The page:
Adam does not share Stepanowich's concerns about pollution, but she's familiar with the dark side of the boom. In 1998, she convinced her older sister Chipsy to get a job in the mines. The two sisters lived together in a barracks-style camp that housed 40 men for every woman. Eager suitors came to the sisters' rooms with gifts such as a boom box and a disco ball and swarmed them in the camp cafeteria.

"Dudes hit on you every day," Chipsy later recalls. She took up with a boyfriend who agreed to take her to the airport to meet his family. There, the boyfriend was met in the terminal by a young woman with children. "Is that your sister?" Chipsy asked, but the look on the woman's face told her the answer; she took a taxi home in tears. Later, the boyfriend lamely claimed he'd "just wanted a fresh start."

Chipsy drowned her sorrows in the bars. On "Thirsty Thursday," mine workers cashed their paychecks at a strip club and hit the Oil Can or Diggers for beers. Friends introduced Chipsy to cocaine, the camp's drug of choice because it's difficult to detect in random drug tests. She guesses that three-quarters of tar sands workers use it regularly. (Fort McMurray's rate of cocaine-related incidents is three times Toronto's.) People lost their jobs, she says, but "then you just get a job with another mine."

The strain and temptation eventually convinced Chipsy to move back to Fort Chipewyan. One day not long after her return, her brother ferried her to a bush camp, where elders invited her into a cabin of logs and moss and fed her warm fish, dried moose, and lard-fried bread called "kill me quick." A whole muskrat roasted in an oven. This was what she'd missed.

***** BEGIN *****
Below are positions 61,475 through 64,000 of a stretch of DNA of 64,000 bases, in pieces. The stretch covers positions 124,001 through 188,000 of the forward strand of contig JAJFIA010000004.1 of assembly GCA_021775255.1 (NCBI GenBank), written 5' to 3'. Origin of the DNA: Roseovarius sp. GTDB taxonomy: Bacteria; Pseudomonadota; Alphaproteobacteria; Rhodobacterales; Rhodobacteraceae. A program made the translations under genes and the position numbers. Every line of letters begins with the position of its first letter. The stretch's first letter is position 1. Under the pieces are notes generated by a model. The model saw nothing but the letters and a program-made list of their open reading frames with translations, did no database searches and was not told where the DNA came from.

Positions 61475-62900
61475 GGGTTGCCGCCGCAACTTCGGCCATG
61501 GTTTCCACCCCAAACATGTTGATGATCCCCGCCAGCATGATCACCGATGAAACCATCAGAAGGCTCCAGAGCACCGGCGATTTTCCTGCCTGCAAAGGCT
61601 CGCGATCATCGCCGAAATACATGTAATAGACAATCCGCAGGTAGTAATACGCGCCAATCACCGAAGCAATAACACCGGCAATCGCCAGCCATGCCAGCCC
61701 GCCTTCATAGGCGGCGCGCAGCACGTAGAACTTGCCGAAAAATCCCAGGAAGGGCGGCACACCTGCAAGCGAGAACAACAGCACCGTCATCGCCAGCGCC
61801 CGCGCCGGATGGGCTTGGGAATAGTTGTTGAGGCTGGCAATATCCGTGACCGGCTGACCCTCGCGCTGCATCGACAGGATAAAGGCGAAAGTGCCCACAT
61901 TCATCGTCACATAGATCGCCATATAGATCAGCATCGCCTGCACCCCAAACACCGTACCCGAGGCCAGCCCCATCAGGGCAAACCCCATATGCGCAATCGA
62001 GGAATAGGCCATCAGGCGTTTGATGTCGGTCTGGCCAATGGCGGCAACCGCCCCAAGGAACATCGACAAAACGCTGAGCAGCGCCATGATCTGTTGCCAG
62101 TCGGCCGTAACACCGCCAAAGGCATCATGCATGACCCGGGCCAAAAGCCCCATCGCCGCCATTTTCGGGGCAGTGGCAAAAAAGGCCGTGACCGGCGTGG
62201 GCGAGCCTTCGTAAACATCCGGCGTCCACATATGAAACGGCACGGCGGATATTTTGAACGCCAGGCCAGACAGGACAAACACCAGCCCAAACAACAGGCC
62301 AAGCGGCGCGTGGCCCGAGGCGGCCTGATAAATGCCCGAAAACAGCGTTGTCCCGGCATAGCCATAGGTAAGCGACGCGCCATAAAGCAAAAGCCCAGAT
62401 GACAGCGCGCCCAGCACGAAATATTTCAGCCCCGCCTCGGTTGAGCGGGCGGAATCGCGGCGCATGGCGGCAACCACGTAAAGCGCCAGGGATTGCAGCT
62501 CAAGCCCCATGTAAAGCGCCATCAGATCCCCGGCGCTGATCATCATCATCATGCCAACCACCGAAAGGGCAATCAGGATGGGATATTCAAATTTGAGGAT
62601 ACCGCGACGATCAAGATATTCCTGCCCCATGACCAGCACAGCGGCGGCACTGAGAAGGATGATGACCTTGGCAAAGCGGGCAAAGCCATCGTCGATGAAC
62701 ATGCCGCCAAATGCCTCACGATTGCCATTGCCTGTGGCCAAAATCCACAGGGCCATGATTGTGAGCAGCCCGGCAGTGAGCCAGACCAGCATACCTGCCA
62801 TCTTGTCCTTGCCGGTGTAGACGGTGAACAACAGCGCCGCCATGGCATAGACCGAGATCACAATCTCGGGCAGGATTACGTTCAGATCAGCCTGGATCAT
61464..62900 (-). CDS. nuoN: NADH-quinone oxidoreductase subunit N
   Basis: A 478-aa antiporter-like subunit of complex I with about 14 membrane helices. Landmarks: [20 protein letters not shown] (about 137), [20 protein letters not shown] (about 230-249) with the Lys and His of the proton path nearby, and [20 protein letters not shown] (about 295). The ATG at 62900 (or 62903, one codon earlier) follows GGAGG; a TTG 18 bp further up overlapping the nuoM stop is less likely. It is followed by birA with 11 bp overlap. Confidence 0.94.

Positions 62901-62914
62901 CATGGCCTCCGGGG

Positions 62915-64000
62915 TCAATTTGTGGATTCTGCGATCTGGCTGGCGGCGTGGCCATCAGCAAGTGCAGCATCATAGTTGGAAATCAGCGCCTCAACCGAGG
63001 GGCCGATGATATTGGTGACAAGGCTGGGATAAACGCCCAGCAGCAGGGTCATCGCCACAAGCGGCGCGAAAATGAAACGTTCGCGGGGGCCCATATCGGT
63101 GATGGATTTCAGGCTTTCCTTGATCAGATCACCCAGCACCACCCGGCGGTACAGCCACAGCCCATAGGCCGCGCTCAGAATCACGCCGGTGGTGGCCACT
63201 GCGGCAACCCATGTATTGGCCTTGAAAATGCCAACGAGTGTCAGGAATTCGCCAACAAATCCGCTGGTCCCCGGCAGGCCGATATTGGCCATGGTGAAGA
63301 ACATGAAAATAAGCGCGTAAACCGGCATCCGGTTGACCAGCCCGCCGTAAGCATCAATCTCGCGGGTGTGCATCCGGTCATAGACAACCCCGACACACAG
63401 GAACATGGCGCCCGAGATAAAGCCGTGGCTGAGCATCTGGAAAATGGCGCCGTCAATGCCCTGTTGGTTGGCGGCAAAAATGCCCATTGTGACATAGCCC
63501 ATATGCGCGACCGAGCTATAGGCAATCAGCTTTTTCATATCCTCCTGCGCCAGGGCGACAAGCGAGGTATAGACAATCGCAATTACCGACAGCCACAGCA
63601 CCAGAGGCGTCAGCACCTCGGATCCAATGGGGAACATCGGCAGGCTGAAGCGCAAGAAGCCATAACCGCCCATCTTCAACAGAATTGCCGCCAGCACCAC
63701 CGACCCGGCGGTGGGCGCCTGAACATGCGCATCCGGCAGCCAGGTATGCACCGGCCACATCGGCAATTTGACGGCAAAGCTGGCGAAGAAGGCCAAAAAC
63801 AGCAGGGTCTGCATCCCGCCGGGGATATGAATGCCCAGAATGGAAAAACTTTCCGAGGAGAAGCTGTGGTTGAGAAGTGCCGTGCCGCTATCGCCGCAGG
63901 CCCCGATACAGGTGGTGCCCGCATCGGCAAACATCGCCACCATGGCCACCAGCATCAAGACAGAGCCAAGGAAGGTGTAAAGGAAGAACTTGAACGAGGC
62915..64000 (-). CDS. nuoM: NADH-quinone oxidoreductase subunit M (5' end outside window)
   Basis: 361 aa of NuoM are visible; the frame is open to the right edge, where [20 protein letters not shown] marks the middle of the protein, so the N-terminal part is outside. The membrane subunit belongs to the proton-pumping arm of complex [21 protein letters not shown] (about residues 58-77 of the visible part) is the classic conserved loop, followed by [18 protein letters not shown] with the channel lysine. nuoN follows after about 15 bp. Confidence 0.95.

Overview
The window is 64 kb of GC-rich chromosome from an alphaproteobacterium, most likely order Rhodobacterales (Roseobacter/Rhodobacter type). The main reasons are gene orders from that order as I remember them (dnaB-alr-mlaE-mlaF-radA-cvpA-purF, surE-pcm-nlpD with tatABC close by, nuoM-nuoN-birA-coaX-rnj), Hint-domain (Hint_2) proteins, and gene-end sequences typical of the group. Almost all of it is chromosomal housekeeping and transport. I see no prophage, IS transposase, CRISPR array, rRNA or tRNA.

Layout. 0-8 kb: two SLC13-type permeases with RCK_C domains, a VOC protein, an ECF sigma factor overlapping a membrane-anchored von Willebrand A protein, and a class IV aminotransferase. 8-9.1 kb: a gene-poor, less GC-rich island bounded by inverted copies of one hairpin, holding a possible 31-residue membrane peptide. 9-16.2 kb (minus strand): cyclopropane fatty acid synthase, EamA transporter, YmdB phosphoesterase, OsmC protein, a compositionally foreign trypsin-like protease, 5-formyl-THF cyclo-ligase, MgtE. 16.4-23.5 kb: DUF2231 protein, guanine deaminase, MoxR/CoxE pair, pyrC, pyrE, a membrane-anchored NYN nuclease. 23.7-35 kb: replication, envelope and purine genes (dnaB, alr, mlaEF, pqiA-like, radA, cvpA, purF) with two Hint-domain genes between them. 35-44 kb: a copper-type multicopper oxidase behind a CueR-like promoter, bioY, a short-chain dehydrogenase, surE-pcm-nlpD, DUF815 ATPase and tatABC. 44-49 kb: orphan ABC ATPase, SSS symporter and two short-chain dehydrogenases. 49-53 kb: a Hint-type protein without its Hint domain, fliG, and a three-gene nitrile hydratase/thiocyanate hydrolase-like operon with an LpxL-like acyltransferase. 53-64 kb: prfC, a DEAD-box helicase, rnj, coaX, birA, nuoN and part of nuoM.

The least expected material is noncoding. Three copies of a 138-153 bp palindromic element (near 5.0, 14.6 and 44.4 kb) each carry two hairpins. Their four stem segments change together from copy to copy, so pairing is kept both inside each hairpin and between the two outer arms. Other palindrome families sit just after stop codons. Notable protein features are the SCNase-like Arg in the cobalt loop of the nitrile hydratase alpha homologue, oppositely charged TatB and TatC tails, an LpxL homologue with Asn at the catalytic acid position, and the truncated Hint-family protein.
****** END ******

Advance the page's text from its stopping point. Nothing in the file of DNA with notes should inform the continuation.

Those who stay in Fort McMurray often don't fare as well. Prostitution is rampant. The number of pages in the phone book devoted to escort services has reportedly gone from 1 to 10 in recent years. After I say goodbye to Georgette Adam, I pass a portly man and a woman having sex on a picnic table in front of the mayor's office. The town's homelessness rate, driven by the exorbitant housing costs, is the worst in Alberta. In the last three winters, 12 people froze to death on the streets.

The boom has also hit the town's only hospital hard. Even as the population swelled, the number of doctors working at the Northern Lights Regional Health Centre has declined. Emergency room doctors may see upward of 150 patients a day. John O'Connor says he often worked 80-hour weeks, serving as head of family medicine, coroner, and designated physician for the Mounties. "I tell people who care to listen, 'If you get sick in Fort McMurray, leave,'" he says. "We are drowning in patients. We can't cope at all." In a letter to a Nova Scotia newspaper in December 2006, he discouraged newcomers from heading to the tar sands. "I cannot count the number of nurses who express the sentiment that, having been recruited here, they feel they have been duped! Quality of life here is extremely low." He concluded, "Despite our expressed concerns, we are ignored."

Eventually, people in high places started paying attention to O'Connor, but not in the way he'd hoped.